The UK’s cybersecurity laws will be updated to require outsourced IT providers to meet security standards as part of efforts to better protect supply chains, the Government has announced.
The Network and Information Systems (NIS) Regulations will be updated so third-party firms providing IT services to businesses will be compelled to have effective cybersecurity measures in place to protect them and their client’s data, with fines for non-compliance.
Those rules already apply to UK companies providing critical services in a range of sectors including energy, water and transport, but will now bring outsourced firms into scope as well.
The decision comes after a consultation and in the wake of increasing levels of cyber attacks targeting critical infrastructure in countries around the world as a way of inflicting substantial damage on entire nations.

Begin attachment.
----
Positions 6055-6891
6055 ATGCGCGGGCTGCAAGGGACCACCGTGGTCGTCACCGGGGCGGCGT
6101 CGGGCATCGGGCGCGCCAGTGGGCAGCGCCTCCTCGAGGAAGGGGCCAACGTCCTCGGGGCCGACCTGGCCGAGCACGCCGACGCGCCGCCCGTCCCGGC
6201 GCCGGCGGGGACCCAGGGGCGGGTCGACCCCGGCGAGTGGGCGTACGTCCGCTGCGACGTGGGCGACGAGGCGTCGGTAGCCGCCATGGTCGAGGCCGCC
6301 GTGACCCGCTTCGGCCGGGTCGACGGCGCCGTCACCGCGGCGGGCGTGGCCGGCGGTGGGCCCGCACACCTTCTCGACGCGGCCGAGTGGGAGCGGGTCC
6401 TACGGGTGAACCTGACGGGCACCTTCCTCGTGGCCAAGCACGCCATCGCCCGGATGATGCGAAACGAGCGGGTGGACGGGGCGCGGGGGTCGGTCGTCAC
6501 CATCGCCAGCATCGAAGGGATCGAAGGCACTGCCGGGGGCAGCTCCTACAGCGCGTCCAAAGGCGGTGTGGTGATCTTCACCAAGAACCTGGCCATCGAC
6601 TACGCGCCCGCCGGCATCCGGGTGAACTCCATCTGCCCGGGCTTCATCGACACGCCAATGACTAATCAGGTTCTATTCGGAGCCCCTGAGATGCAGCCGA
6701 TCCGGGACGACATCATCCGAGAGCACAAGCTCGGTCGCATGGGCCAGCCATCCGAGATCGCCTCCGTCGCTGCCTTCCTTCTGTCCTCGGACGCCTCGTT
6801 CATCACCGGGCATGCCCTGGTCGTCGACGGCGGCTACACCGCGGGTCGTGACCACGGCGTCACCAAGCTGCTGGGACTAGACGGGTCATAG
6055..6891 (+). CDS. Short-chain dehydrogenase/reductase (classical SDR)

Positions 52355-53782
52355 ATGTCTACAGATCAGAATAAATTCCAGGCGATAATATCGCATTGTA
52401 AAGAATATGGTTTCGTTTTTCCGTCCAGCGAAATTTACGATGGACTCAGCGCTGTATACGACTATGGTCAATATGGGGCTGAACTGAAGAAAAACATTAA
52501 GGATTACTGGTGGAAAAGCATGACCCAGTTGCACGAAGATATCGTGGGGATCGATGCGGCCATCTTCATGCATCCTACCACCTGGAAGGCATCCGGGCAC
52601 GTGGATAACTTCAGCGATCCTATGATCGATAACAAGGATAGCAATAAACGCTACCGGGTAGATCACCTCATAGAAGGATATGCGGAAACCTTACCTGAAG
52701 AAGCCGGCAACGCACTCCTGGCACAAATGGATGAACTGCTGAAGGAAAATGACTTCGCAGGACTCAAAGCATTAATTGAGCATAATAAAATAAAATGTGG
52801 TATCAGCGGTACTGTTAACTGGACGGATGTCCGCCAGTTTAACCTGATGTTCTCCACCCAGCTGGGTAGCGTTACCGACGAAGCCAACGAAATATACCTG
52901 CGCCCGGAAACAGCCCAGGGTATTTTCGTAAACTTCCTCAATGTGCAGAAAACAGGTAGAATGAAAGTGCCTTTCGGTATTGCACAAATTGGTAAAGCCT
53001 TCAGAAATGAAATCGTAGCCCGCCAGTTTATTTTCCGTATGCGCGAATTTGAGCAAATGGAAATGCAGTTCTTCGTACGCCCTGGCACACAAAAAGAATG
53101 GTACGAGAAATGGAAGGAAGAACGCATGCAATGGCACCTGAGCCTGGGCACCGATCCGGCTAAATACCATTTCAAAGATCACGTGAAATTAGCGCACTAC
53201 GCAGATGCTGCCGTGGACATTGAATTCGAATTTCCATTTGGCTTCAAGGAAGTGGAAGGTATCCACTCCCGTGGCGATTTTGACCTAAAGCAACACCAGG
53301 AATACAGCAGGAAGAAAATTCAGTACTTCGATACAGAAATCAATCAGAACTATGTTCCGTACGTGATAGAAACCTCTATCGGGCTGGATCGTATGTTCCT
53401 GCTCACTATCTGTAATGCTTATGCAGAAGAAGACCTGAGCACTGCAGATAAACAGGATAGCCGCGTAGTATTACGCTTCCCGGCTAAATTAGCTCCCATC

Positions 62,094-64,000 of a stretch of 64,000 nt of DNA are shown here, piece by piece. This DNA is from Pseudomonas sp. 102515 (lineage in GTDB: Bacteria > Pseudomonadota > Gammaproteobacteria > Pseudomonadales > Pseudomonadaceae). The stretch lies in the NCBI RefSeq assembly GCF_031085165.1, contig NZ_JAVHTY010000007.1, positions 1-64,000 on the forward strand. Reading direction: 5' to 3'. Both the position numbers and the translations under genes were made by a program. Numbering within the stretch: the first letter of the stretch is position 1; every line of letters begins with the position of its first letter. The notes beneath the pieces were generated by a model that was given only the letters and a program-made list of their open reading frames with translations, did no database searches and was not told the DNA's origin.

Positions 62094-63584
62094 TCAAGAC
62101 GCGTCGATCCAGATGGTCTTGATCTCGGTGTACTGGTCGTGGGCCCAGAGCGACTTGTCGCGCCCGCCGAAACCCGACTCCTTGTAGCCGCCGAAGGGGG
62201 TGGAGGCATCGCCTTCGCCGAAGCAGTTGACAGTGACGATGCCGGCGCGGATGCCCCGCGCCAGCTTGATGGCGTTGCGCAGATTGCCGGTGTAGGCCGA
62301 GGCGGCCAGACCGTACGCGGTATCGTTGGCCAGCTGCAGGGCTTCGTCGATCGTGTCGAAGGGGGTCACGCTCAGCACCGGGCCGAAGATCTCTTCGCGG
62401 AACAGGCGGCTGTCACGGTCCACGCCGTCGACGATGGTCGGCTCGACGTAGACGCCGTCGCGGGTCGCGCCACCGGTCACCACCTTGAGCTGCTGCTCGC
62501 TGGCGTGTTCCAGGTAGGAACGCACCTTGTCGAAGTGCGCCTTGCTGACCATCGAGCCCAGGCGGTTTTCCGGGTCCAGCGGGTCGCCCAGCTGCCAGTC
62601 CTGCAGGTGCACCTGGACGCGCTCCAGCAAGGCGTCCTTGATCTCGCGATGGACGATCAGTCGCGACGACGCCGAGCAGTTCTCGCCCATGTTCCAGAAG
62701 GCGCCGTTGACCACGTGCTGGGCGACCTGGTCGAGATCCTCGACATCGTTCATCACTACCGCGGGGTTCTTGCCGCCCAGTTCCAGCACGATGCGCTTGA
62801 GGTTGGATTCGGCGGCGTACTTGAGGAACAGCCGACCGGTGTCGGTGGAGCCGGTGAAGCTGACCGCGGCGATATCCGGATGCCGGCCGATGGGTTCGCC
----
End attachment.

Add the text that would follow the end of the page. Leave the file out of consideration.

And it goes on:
The Government said it has noted the increase in attacks, which also target supply chains as a way of compromising potentially thousands of organisations at the same time.
Earlier this month, the National Cyber Security Centre (NCSC), part of GCHQ, published its annual review, which said the cyber security threat to the UK has “evolved significantly” over the past year – with 18 cybersecurity incidents requiring a nationally co-ordinated response.
These include attacks on an NHS supplier and a water utility company, it said.
“The services we rely on for healthcare, water, energy and computing must not be brought to a standstill by criminals and hostile states,” cyber minister Julia Lopez said.
“We are strengthening the UK’s cyber laws against digital threats.
“This will better protect our essential and digital services and the outsourced IT providers which keep them running.”
The Government said the updates to the regulations will be made as soon as parliamentary time allows, and will also include measures that require firms to improve cyber incident reporting to regulators.